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Bacon's Rebellion

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56        NARRATIVES OF THE INSURRECTIONS        [1676

in his absence (and such might be expeeted) he commissionated severall persons (such as he could confide in) in every respec-
tive county, with select companies of well armed men, to range
the Forists, swomps, thickits, and all such suspected places
where the Indiands might have any shelter for the doeing of
mischeife. Which proseedings of his put so much curage into
the Planters, that they began to applye them selves to there
accustomed imployments in there plantations: which till now
they durst not do, for feare of being knock’d on the head, as,
God knowes, too many were, before these orders were ob-
served.

      While the Generall (for so was Bacon now denominated by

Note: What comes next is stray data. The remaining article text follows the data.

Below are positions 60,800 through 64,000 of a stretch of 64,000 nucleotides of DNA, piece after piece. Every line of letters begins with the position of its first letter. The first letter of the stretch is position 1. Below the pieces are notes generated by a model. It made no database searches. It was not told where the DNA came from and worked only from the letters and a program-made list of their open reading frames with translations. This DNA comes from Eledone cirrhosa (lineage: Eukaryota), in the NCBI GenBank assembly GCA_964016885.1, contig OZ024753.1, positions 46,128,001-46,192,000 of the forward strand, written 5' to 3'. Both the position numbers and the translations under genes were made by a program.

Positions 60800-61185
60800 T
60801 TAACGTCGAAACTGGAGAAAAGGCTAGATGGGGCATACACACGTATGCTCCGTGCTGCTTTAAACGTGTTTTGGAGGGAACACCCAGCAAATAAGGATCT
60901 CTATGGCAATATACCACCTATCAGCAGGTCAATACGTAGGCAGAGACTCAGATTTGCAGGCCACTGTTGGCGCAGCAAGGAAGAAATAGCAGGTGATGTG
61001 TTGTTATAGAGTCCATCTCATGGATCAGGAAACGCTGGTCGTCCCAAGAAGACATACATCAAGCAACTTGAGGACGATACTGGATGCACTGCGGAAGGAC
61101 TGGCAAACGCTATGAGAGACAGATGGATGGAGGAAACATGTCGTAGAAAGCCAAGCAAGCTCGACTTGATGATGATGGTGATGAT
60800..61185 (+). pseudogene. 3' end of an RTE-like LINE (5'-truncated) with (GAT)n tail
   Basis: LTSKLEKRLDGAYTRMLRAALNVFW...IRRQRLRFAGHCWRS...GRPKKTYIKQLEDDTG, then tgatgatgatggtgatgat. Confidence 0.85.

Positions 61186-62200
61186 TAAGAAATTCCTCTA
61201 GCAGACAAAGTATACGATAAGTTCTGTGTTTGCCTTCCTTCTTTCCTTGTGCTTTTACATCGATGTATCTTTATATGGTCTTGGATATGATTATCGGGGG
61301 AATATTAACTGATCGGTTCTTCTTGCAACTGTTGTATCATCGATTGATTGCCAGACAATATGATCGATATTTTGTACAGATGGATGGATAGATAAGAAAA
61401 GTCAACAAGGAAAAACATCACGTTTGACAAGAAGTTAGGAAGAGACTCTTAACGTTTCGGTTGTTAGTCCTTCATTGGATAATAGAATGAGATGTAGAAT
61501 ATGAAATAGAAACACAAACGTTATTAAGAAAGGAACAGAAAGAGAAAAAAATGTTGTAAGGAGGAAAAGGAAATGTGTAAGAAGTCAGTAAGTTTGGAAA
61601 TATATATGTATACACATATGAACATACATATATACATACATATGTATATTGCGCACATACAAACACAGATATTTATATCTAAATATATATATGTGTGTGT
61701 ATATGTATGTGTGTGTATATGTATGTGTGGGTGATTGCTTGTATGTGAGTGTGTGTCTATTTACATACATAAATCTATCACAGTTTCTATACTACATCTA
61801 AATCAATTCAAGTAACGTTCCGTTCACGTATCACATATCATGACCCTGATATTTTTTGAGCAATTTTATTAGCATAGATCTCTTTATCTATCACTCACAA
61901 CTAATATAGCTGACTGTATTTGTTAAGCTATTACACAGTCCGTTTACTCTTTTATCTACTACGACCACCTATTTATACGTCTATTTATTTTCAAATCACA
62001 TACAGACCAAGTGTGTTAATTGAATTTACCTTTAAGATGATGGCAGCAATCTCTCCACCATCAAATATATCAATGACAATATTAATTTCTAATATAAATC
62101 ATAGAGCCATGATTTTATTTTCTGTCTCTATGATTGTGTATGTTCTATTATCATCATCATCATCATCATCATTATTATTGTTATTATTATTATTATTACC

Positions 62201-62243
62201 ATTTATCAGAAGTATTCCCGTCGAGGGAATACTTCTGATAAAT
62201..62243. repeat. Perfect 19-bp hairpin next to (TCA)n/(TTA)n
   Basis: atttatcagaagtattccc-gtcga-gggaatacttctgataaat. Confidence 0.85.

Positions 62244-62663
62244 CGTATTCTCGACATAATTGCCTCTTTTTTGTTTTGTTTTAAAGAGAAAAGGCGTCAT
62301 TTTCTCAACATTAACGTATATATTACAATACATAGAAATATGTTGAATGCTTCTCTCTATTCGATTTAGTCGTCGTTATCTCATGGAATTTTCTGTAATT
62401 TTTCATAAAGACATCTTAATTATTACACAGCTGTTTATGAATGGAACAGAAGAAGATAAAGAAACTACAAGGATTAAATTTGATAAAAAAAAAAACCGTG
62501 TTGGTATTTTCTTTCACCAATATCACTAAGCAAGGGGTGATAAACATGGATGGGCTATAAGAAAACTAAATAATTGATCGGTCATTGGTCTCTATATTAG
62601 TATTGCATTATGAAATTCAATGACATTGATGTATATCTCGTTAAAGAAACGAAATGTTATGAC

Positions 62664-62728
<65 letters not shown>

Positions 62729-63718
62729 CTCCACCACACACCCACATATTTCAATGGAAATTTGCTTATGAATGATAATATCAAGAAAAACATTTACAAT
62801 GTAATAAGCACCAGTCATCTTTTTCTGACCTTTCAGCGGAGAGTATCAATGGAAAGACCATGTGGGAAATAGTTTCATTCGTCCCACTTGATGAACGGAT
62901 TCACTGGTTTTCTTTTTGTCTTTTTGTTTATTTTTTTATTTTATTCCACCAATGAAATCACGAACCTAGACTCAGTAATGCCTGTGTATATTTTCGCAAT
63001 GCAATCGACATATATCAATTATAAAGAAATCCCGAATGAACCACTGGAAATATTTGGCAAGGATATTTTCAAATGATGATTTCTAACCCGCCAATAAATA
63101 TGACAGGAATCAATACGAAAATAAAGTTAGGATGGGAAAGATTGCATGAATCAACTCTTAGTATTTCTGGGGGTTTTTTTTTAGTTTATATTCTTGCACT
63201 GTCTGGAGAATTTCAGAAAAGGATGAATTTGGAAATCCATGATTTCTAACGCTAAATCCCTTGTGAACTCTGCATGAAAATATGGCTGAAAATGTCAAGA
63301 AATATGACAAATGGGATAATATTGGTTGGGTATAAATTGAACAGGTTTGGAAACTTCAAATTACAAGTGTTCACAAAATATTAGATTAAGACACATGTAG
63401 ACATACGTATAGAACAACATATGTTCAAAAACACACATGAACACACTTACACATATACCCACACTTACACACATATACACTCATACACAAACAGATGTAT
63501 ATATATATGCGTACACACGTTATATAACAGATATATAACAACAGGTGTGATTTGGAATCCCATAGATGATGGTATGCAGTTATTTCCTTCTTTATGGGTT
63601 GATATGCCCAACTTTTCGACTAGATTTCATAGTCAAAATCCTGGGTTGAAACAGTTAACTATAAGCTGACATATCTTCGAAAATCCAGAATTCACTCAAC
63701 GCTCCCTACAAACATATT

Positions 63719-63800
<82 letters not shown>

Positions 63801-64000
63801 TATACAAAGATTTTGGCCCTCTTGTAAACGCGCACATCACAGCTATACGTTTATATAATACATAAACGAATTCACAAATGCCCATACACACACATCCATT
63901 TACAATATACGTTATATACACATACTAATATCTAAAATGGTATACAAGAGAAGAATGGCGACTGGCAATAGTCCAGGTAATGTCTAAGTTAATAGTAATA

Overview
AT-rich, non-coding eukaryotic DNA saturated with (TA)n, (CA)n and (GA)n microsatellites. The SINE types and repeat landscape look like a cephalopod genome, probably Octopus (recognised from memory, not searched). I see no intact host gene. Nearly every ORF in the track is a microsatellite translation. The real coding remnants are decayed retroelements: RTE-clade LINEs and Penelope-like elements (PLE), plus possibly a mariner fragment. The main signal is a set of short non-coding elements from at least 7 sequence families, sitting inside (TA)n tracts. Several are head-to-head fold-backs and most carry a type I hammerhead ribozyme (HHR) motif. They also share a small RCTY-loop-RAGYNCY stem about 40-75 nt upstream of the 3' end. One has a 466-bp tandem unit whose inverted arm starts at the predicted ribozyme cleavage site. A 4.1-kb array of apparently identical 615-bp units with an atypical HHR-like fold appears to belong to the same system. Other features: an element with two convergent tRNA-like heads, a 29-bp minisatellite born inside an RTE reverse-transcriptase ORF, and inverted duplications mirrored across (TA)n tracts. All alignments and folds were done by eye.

vertue of his Commission) was sedulous in these affaires, and
fitting his provissions, about the head of Yorke River, in order
to his advance against the Indians,1 the Governour was steare-
ing quite contrary courses. He was once more perswaded
(but for what reasons not visible) to proclaime Bacon a Rebell
againe, And now since his absence afforded an advantage,
to raise the countrey upon him, so soone as he should returne
tired and exhausted by his toyle and labour in the Indian
war. For the puting this councell in execution, the Gover-
nour steps over into Gloster County, (a place the best replen-
ished for men, arms, and affections of any County in Verginia),
all which the Governour summons to give him a meeteing at a
place and day assigned, where being met, according to the
summons, the Governours proposalls was so much disrellished,
by the wholl convention, that they all disbanded to there
owne aboades, after there promise past to stand by, and as-
sist the Governoure, against all those who should go about to
rong, eather his parson,2 or debase his Authority; unto which
promise they annext, or subjoyned severall reasons why they
thought it not, at present, convenient to declare them selves
against Bacon, as he was now advanceing against the common
enimy, who had in a most barberous maner murthered som hundreds of our deare Breatheren and Countrey Men, and
would, if not prevented by God, and the endeviours of good


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